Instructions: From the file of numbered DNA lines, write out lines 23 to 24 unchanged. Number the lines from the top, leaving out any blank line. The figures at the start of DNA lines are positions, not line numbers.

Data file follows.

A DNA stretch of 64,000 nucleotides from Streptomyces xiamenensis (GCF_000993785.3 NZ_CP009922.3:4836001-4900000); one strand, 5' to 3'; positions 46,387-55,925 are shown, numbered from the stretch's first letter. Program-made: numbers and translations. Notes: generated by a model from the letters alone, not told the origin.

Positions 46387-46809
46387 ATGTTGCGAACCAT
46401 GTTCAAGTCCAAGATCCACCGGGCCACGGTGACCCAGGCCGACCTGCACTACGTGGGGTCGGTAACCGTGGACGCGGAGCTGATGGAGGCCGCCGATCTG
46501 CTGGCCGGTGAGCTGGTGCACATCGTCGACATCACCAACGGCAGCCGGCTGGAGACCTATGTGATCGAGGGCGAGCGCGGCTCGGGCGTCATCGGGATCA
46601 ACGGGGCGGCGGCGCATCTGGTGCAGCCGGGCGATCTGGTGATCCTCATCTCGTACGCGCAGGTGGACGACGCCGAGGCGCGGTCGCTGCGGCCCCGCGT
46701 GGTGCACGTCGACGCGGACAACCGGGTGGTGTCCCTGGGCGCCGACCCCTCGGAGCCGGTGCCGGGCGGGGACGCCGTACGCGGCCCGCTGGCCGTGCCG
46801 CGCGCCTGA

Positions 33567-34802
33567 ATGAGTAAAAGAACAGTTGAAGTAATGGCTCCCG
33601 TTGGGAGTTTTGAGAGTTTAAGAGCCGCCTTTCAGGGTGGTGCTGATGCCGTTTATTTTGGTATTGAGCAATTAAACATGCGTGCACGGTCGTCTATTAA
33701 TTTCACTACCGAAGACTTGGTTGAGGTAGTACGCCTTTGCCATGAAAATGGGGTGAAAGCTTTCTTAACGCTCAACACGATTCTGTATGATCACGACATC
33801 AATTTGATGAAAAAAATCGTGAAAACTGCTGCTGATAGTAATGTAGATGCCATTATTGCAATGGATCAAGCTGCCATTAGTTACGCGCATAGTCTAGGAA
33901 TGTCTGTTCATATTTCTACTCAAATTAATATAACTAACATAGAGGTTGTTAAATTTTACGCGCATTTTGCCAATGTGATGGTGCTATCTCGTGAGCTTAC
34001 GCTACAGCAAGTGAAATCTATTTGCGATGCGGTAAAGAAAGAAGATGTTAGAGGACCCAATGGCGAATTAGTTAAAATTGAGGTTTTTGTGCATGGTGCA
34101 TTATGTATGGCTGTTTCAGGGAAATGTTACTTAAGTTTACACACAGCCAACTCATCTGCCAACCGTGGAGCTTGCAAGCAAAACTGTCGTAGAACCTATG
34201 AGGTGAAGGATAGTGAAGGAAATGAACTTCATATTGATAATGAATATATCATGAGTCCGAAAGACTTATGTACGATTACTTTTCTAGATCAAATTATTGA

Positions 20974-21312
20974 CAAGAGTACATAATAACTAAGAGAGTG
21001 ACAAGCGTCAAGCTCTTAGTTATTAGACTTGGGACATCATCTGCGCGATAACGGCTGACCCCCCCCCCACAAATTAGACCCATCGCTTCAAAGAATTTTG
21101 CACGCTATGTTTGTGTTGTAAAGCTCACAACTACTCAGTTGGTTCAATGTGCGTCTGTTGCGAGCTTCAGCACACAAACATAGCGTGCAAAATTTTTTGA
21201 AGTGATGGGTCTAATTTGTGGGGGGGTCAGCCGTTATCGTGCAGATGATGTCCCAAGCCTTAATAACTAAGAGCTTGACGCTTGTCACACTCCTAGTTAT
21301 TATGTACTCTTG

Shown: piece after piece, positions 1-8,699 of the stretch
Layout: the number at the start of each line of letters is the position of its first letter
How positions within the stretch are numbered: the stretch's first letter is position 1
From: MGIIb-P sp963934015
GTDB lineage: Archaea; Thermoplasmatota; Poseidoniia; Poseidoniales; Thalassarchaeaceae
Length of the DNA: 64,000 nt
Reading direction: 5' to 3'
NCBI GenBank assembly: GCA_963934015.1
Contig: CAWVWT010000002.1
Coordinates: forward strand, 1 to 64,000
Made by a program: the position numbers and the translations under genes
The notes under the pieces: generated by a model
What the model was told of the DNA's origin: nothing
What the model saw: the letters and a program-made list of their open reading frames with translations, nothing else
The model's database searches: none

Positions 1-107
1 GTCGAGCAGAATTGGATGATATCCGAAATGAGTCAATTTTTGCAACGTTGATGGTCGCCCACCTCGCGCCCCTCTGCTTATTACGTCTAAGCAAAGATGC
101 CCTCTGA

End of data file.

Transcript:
21301 TATGTACTCTTG

Shown: piece after piece, positions 1-8,699 of the stretch